In response to a series of recent lethal (for the lion) cougar incidents, the Bend City Council
is asking for assistance from the Oregon Department of Fish and Wildlife (ODFW), and the U.S. Wildlife Service in crafting a Urban Cougar Response Plan.
This action appears to be a logical step in proactively addressing the fact that mountain lions live nearby and that they occasionally come into human space. However, it also brings into question as to exactly what type of plan will eventually be crafted: one that promotes the use of non-lethal responses, or a "license to kill."
After all, ODFW, as demonstrated by their actions in Bend last January, have a "zero tolerance" policy towards wayward lions. What type of procedure would they create that doesn't contradict the status quo?
What's more, Bend Police Chief, Jim Porter, the man who would have to implement any plan, doesn't believe that his Department's actions were wrong last March when they killed the non-aggressive cougar in Pilot Butte State Park.
In a recent interview, Chief Porter justified that killing by using the outdated myth (also known as excuse) that because of its location the lion had obviously lost its fear of mankind, and trotted out the most over-used justification of all: a nearby school.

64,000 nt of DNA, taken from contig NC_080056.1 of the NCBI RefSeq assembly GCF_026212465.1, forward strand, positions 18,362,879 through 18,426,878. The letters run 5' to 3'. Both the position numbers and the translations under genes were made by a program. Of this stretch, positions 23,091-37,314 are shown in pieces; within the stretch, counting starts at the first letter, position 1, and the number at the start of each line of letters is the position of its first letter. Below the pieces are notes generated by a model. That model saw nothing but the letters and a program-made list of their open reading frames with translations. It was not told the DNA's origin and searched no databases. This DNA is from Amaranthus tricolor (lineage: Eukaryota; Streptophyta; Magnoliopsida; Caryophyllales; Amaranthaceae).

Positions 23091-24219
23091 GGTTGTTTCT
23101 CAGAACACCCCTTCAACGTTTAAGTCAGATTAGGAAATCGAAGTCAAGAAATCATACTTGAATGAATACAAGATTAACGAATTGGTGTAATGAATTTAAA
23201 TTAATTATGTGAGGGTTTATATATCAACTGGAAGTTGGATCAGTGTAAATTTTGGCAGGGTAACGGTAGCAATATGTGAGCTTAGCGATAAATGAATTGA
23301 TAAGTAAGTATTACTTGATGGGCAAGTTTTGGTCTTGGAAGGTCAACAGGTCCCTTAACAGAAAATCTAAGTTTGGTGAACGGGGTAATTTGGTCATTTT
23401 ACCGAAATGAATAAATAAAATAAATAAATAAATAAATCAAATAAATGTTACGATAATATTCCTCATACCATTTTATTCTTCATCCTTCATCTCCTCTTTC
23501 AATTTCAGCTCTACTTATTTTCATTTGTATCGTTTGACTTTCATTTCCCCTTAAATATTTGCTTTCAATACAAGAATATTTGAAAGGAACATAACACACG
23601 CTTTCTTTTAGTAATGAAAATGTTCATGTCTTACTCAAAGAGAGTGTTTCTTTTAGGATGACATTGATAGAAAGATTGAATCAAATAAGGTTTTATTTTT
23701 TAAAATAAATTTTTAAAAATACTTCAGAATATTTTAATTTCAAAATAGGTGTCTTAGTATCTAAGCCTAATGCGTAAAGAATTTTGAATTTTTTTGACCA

That one might have worked better if the incident hadn't taken place on a Saturday.
Chief Porter also spouted ODFW's party line about "exploding cougar populations" in Oregon; despite the fact that no respectable biologist (who isn't on ODFW's payroll) agree with that claim.
We know from the inquiries MLF received at the time, that a lot of Bend's citizenry are upset over the killing of those two cougars. That anger is probably what is forcing the Bend City Council to take this action. So how are those concerned and very vocal citizens going to react when the Urban Cougar Response Plan that is developed turns out to be nothing more than justification for killing more cougars?